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What college enrollment trends say about the new economy

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We know the Covid-19 pandemic has forever changed the American workforce. What we don’t know for sure is how the changes will unfold. Some are accelerations of trends that began around the time of the financial crisis in 2008 or earlier, while others were directly inspired by the pandemic. Still others were temporary dislocations that will return. But anyone can guess which changes are which.

Rather than focusing on confusing current numbers, we can get a clearer picture by looking at college enrollment trends. These represent decisions made by individuals today in view of their own long-term future.

College admissions have been declining since 2010 and have really taken a dive during the pandemic. This was mainly blamed on the lockdown, and many commentators expected enrollment not only to rebound as the pandemic subsided, but to top 2019 levels as students returned after postponing their studies. Instead, the numbers continued to drop. Enrollments fell at a rate of 0.8% per year in the 10 years before the pandemic, then 2.5% in 2020 and 2.7% in 2021. An even larger drop is expected for 2022 when the numbers are counted in the fall. These declines occurred even though the US population increased by 7% and a growing number of international students were included in the workforce.

There is a post-secondary education sector that is experiencing tremendous growth. Enrollment in two-year agricultural science degrees increased by 41% in 2021. Other popular two-year degrees include construction management – ​​up 18% – while blue-collar technical fields increased by an average of 7%.

It is important to understand that these are not “vocational” or “trade school” programs to give unqualified people basic job skills. Students in these programs typically work in their field of study and seek advanced instruction in theory and broader business skills so they can move into management positions or start their own businesses, working in positions that, in the past, would likely have been occupied by four-year college graduates with no specific training. As I was writing this column, I had my semi-annual HVAC inspection and both technicians were enrolled in two-year precision manufacturing programs, one to qualify for a management position and the other with the ambition to start his own business.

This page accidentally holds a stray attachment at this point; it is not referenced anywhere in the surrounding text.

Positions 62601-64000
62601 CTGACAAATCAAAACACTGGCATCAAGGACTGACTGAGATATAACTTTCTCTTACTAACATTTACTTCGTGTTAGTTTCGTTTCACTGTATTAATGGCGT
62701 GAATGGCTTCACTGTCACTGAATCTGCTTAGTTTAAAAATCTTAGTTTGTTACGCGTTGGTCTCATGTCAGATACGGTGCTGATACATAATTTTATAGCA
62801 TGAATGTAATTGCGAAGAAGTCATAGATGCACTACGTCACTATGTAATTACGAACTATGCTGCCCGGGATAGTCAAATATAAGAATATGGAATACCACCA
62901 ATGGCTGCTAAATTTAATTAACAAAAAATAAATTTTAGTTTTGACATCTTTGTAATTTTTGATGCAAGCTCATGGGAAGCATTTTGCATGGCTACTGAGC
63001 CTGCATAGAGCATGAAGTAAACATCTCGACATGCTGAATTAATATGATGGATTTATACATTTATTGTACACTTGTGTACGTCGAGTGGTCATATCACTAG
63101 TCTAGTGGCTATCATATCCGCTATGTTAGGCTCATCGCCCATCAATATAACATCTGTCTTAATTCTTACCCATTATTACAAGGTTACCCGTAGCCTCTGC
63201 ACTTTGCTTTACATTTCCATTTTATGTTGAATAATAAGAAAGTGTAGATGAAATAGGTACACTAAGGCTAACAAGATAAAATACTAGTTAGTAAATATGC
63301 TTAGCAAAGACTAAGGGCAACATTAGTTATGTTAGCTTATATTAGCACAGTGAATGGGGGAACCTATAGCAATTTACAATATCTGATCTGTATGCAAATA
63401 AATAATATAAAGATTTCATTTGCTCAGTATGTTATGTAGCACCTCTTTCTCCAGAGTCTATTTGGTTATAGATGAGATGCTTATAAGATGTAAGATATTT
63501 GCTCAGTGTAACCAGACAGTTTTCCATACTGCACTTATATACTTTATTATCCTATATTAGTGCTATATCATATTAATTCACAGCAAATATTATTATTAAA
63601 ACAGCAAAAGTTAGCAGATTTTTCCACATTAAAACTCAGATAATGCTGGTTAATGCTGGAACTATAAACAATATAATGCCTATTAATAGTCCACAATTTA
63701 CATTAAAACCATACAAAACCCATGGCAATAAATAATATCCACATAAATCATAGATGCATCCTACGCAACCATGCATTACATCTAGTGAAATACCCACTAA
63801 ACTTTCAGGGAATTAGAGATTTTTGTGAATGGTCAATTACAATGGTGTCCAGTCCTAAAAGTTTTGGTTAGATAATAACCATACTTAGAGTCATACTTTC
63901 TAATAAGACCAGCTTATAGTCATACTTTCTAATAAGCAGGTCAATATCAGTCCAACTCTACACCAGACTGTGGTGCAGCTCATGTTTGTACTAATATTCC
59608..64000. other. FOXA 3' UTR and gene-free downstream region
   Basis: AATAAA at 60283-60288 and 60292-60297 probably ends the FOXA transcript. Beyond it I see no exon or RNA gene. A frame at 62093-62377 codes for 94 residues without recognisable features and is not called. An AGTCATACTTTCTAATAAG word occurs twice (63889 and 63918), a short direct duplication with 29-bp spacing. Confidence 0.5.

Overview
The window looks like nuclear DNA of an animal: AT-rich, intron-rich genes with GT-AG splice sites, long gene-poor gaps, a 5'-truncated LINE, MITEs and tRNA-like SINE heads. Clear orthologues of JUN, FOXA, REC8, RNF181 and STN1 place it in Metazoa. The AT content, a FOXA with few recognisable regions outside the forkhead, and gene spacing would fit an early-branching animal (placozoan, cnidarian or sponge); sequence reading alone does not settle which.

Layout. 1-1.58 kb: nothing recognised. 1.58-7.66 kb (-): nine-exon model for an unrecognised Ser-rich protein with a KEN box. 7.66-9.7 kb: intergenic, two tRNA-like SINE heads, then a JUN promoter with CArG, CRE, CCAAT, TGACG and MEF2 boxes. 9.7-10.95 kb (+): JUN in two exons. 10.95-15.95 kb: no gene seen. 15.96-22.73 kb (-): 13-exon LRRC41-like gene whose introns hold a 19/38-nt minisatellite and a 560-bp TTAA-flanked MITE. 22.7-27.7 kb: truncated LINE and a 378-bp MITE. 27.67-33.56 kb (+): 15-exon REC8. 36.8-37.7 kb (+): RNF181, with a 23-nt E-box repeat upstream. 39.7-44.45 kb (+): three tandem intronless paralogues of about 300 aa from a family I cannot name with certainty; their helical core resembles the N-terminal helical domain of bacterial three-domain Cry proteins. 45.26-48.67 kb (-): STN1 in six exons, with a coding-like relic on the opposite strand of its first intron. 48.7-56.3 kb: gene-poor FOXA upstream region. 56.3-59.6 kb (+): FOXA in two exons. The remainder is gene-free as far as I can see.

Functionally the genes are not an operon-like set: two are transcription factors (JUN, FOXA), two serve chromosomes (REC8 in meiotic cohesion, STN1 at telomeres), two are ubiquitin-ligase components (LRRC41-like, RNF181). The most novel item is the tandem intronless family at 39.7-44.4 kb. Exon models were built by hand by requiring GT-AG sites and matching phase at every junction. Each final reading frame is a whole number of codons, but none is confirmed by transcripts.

These figures are significant, with students enrolled in two-year programs representing approximately one-third of all post-secondary students. Although two-year programs have been hit harder by the pandemic than four-year ones, with enrollment down 15% since 2019, what could be called “science of the labor profession” degrees will against the negative trend. It could be a temporary hiccup caused by an exceptionally high demand for experienced professionals in these fields, with up-to-date technical skills and extensive training in business management. But I wonder if that wouldn’t mean the end of the traditional blue-collar/white-collar/professional distinctions.

The traditional thought was that blue collar workers learned skills by rote and needed to be protected from innovation. White-collar workers were expected to have soft skills that could adapt to change, and professionals were those who could bring about change and exploit its opportunities. But the experience of the last decades seems to indicate that it is the white-collar workers – mainly those with university degrees in fields not specific to the job – who have lost innovation, while the experience of the blue-collar workers has been more easily transported to rapid evolution. the fields. In many cases, it is former blue collar workers and college dropouts who are driving the change, not elite professionals with advanced degrees.

Many people see a traditional four-year liberal arts degree—with no emphasis on professional training—as the cornerstone of educated citizenship. As the costs of a college education skyrocket and the demand for these graduates languishes, it’s no surprise that their numbers are declining. Before the pandemic, the increase in the number of Hispanic, Asian and mixed-race students offset much of the decline among whites, blacks and Native Americans. But in 2020 and 2021, it is Hispanic and Asian students whose numbers have declined the fastest.

Some people will demand political solutions to increase liberal arts enrollment over four years, especially among non-whites. But perhaps a more egalitarian and progressive stance is instead to encourage two-year technical degrees that lead to the creation of more small businesses, more business promotions from within, and an upper middle class more diverse. Running a business or managing a team of people engaged in technical work can be as valuable a form of education to society as a four-year degree in literature or sociology. Of course, society needs both, but perhaps we have overinvested in the second and underinvested in the first.

More other writers at Bloomberg Opinion:

• Maryland takes a stand against college degrees: Tyler Cowen

• Two-year college degrees have lost their value: Justin Fox

• Can educational migration make the world a better place? : Tyler Cowen

This column does not necessarily reflect the opinion of the Editorial Board or of Bloomberg LP and its owners.

Aaron Brown is a former Managing Director and Head of Capital Markets Research at AQR Capital Management. He is the author of “The Poker Face of Wall Street”. He may have an interest in the areas he writes about.

More stories like this are available at bloomberg.com/opinion